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PROTRACK » GENERAL » Keilor Gift returns with big names ready to race

Keilor Gift returns with big names ready to race

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Gift returns with big names ready to race

By Damien Ractliffe
Brimbank Leader
10th Feb 2015


AFTER a year off, the Keilor Gift is back for its 64th running at Keilor Sports Ground this Saturday.

The event, first held in 1933, was not run last year because of major renovations at the sports ground by Brimbank Council.

But the short- term pain was all for long-term gain, said event manager Hayden Kelly.

“The surface of the Keilor Oval is now the equal to any in Melbourne and the club is looking forward to a great Keilor Gift Carnival,” Kelly said.

Some big names will assemble for Saturday’s two main events: the Keilor Gift and the Billie Jo Petersen Memorial (women’s Gift).

“Danielle McDowell, who is currently leading in the athlete of the year award with several wins and places, will be a highlight and is expected to go very close to winning the prestigious Billie Jo Petersen Memorial Event,” Kelly said.

“Paul Tancredi, a past winner of the Keilor Gift, has already won the Rye Gift this year and will be right in contention to win his second Keilor Gift.
“Three runners from Scotland, the home of professional athletics, are venturing to Keilor.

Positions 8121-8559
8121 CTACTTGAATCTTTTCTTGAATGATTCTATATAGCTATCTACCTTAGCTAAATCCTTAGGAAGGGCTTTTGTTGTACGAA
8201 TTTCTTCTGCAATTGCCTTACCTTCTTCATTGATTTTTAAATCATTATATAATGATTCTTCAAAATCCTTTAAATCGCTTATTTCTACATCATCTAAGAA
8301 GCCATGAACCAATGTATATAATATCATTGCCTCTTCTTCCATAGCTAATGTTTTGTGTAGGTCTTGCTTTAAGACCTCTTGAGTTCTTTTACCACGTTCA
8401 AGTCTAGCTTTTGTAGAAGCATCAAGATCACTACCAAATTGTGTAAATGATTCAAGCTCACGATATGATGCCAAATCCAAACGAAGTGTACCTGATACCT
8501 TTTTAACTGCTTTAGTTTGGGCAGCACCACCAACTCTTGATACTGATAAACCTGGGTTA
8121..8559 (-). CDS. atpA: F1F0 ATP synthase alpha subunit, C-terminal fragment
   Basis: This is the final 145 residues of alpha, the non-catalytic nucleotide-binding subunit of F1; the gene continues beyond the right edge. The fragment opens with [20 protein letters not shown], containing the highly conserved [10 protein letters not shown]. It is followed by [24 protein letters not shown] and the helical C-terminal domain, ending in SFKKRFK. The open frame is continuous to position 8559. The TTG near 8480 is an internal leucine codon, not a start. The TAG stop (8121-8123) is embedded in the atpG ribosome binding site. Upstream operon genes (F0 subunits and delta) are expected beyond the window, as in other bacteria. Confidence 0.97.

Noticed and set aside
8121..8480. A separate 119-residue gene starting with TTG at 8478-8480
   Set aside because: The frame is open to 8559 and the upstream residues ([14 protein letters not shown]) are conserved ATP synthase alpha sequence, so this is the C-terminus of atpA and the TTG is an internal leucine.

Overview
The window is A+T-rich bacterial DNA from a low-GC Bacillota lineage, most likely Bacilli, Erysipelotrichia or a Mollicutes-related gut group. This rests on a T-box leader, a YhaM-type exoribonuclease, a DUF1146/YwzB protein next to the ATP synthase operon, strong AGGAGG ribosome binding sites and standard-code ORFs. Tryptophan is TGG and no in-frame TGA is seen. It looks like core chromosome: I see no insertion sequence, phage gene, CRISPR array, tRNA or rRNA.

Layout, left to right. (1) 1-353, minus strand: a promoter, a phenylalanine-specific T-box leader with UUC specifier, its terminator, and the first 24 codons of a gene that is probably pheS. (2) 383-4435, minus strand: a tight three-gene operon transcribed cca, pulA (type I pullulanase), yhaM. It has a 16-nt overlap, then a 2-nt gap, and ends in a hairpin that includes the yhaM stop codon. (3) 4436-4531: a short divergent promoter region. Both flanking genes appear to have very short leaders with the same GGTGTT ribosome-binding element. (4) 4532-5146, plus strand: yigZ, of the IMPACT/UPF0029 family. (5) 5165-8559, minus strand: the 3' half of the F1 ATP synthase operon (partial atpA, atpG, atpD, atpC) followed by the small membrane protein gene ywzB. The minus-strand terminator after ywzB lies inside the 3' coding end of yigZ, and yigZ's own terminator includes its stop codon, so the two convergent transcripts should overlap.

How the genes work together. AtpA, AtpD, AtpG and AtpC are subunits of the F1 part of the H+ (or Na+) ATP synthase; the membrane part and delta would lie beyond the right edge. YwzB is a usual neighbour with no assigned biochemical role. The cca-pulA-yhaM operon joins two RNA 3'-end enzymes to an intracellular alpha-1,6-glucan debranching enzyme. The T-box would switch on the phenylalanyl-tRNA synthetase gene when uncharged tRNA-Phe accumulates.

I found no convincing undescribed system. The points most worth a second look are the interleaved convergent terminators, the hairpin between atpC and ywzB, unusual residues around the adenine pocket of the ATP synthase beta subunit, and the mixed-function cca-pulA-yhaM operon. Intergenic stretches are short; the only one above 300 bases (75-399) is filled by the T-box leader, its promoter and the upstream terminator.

“Graeme Armstrong, Wallace McGowan and John Thompson are all winners in Australia and Armstrong has made the final in every event he has contested Down Under.”

The day will include a woodchopping program, which will be headlined by world champ Glen Gillam.

“Gillam has won two world championships and has represented Australia on several occasions but he is arguably coming to Keilor off his biggest triumph,” Kelly said.

“Two weeks ago, Gillam pocketed a cool $50,000 for beating the 50-year-old record for the 300mm standing block. Clayton Stewart, father of the Keilor woodchop organiser Garry Stewart, had clocked 13.7 seconds in 1965.

“Gillam went to Latrobe in Tasmania and it’s fair to say he smashed the record, cutting through the log in a mere 12 blows in a time of 12.12 secs.

“Ironically the bounty was provided by another of Clayton Stewart’s sons, Errol.”

Kelly said aside from sporting action, the day would also include carnival rides and a fireworks display, kicking off at noon.

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